What’s your advice for the next Collegian news adviser?

Be ready to do a lot more than critique content and teach reporting — and forget working 9-to-5. This position is about the students and what they need from you on a day-to-day basis. That means answering questions at the oddest of hours. It means dealing with issues that sometimes have little to do with journalism. You’ll be a teacher, mentor, confidant, friend, crazy uncle — you name it.

In respect to the job’s non-9-to-5 status, what’s an example of a late-night crisis, controversy or question you were called to help handle during your time as a Collegian adviser?

Here’s an example that had little to do with journalism: Around 11:30 p.m. one night, I received a text from my EIC because a reporter had gone missing. This reporter had been assigned to cover a campus event on deadline, hadn’t returned to the office to file her story and wasn’t answering phone calls or texts. We quickly learned she hadn’t made it to the event either. I was fond of saying “This isn’t in the adviser’s handbook” — and this was definitely an example of that. To make a long story short, the reporter was found in her dorm room fast asleep — a textbook example of a quick nap gone awry. But for a future adviser, it’s worth noting: Any time something out of the ordinary happens, the first call or text is coming to you.

What’s your honest assessment of the state of college media circa now — from an editorial, innovation or financial perspective?

Editorially, I’m worried that college media — in many ways just like its professional counterpart — is becoming reactive rather than proactive. There is a rush to become “digital first” when many outlets have no idea exactly what that means for them or how to go about making that switch. Instead of striving to be “digital first” and/or dumping print editions, we should pay attention to all of it. Teach reporting across all platforms. Teach students not only how to recognize a good story, but the best way to tell it — whether that be through social media, video, audio, print or a combination of everything. In the end, that approach can’t help but make your product stronger.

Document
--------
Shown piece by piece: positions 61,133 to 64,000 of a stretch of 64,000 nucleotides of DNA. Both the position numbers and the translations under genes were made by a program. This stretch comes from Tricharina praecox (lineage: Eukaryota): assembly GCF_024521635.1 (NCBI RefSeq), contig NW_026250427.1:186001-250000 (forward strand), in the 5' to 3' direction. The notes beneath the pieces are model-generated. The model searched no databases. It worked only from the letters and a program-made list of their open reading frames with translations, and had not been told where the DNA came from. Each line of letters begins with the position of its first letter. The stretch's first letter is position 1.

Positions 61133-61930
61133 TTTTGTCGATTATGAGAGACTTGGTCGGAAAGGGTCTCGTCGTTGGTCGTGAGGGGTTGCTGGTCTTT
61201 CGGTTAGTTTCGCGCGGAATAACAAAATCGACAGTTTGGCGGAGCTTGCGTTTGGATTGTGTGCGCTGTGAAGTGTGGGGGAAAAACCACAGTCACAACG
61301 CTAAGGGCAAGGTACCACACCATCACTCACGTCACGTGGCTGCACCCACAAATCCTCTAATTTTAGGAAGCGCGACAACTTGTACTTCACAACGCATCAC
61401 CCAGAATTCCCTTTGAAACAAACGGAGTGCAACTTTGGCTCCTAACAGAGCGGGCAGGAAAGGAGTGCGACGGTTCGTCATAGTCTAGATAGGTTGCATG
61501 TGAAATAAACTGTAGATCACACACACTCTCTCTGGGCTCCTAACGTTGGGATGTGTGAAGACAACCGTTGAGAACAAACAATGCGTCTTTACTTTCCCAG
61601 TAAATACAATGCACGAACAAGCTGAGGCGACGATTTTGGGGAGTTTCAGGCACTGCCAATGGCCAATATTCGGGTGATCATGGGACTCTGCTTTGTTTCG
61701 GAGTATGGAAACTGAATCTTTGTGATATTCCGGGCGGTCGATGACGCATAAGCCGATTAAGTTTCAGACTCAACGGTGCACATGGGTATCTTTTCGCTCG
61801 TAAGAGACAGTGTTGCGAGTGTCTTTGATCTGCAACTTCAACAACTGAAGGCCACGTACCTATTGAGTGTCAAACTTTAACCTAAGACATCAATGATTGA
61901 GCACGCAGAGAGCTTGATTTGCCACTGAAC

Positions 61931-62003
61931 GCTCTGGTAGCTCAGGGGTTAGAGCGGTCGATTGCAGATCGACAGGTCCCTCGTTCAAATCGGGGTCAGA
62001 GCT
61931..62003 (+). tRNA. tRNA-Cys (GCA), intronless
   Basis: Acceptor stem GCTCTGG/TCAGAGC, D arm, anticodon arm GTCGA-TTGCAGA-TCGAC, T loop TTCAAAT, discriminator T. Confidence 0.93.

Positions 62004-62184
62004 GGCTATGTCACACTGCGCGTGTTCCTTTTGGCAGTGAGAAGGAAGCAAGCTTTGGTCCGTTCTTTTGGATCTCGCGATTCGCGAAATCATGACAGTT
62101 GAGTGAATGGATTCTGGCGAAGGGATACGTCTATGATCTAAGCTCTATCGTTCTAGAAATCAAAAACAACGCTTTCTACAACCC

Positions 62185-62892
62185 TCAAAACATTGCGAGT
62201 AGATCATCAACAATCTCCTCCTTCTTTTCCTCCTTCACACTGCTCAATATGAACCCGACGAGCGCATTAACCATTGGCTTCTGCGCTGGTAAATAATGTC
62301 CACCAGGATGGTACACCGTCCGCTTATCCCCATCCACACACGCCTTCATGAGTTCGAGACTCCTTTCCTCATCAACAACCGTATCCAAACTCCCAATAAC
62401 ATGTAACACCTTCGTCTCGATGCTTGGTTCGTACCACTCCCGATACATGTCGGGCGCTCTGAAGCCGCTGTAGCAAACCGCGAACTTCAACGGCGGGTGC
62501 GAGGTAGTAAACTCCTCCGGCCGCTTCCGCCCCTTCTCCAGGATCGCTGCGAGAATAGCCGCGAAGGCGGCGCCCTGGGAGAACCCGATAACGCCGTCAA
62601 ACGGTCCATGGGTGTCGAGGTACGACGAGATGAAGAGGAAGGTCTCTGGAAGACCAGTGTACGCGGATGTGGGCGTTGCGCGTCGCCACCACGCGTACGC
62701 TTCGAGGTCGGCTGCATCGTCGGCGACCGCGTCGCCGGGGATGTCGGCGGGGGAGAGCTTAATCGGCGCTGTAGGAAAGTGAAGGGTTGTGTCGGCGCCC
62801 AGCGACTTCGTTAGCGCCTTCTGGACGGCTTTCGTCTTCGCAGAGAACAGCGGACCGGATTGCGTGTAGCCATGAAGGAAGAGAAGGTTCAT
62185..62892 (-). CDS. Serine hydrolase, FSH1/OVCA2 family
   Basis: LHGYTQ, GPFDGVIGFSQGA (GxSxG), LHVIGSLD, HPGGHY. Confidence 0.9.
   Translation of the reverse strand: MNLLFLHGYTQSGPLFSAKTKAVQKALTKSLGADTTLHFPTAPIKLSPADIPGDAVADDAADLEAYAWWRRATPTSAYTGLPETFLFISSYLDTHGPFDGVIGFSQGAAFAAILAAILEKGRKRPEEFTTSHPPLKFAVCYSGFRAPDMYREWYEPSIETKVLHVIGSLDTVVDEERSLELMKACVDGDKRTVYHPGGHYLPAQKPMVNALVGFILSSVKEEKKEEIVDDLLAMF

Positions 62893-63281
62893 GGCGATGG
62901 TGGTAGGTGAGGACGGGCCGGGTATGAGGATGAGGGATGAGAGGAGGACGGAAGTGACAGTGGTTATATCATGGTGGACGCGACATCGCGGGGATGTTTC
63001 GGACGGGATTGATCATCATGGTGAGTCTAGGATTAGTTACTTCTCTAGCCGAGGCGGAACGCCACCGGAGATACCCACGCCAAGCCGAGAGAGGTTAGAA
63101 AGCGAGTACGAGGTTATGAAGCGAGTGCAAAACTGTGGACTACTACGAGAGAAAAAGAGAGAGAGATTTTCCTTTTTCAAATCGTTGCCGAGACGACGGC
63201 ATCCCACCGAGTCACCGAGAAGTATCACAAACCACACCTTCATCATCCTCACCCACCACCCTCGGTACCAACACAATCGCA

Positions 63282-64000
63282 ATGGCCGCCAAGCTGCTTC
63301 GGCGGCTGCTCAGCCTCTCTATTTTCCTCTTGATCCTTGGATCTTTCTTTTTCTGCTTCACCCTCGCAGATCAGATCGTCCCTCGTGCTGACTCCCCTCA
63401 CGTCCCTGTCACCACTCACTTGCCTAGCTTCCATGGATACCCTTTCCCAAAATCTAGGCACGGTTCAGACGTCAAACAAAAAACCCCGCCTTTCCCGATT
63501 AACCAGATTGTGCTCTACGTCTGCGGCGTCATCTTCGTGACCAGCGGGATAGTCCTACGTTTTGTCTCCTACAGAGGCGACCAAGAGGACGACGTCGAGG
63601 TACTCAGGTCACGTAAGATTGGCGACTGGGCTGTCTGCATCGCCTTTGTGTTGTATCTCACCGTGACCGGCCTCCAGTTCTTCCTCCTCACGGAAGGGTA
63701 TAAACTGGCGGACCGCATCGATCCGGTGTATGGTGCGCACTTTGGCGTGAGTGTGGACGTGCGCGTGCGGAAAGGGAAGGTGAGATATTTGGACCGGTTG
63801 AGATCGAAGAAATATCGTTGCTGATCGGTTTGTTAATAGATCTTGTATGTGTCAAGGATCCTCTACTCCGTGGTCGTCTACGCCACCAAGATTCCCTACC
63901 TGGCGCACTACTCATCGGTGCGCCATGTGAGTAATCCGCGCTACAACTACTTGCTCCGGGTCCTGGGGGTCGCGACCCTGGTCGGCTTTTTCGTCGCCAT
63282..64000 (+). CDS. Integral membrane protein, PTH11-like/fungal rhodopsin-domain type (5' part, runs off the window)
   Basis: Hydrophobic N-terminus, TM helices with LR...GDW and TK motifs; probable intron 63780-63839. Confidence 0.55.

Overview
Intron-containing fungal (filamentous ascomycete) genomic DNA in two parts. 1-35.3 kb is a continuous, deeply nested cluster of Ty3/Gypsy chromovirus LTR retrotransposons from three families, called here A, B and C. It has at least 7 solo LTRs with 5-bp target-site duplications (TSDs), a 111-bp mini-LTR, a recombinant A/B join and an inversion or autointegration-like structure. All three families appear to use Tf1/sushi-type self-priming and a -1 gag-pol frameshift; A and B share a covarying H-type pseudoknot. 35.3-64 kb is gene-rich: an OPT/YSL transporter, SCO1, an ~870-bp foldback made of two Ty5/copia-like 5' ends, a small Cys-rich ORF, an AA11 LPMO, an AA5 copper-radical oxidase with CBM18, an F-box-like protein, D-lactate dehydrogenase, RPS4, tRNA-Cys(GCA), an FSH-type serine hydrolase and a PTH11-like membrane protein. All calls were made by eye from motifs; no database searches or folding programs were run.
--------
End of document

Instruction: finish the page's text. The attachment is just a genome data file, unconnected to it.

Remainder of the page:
Financially, I’m afraid I have no wise or enlightening answers to pass along. The revenue struggles are real and I have nothing but great respect for those charged with bringing in money to a media outlet. This much I do know: Much like life on the editorial side, there is no one grand answer. Each outlet has its own unique successes, challenges, etc. The Daily Collegians of the world have to understand their own market and not worry about what’s happening elsewhere.

What was the most rewarding part of your Collegian gig?

My three-and-a-half years at the Collegian were the most fun I’ve had in my journalism career and the number one reason was the students. My day-to-day interactions with them were easily the best part of the job. In particular, I was privileged to work with four remarkable EICs — Liz Murphy, Lexi Belculfine, Casey McDermott and Brittany Horn. The energy, toughness and talent they brought to the position made even the most mundane days rewarding.


College Newspaper of the Year, 2011-2012: The Daily Collegian, Penn State University

College Media Geeks: Sarah Kirkpatrick, Outgoing Daily Free Press Editor-in-Chief at BU

College Media Geeks: Jennifer Waits, College Radio Reporter & Advocate

Comments are closed.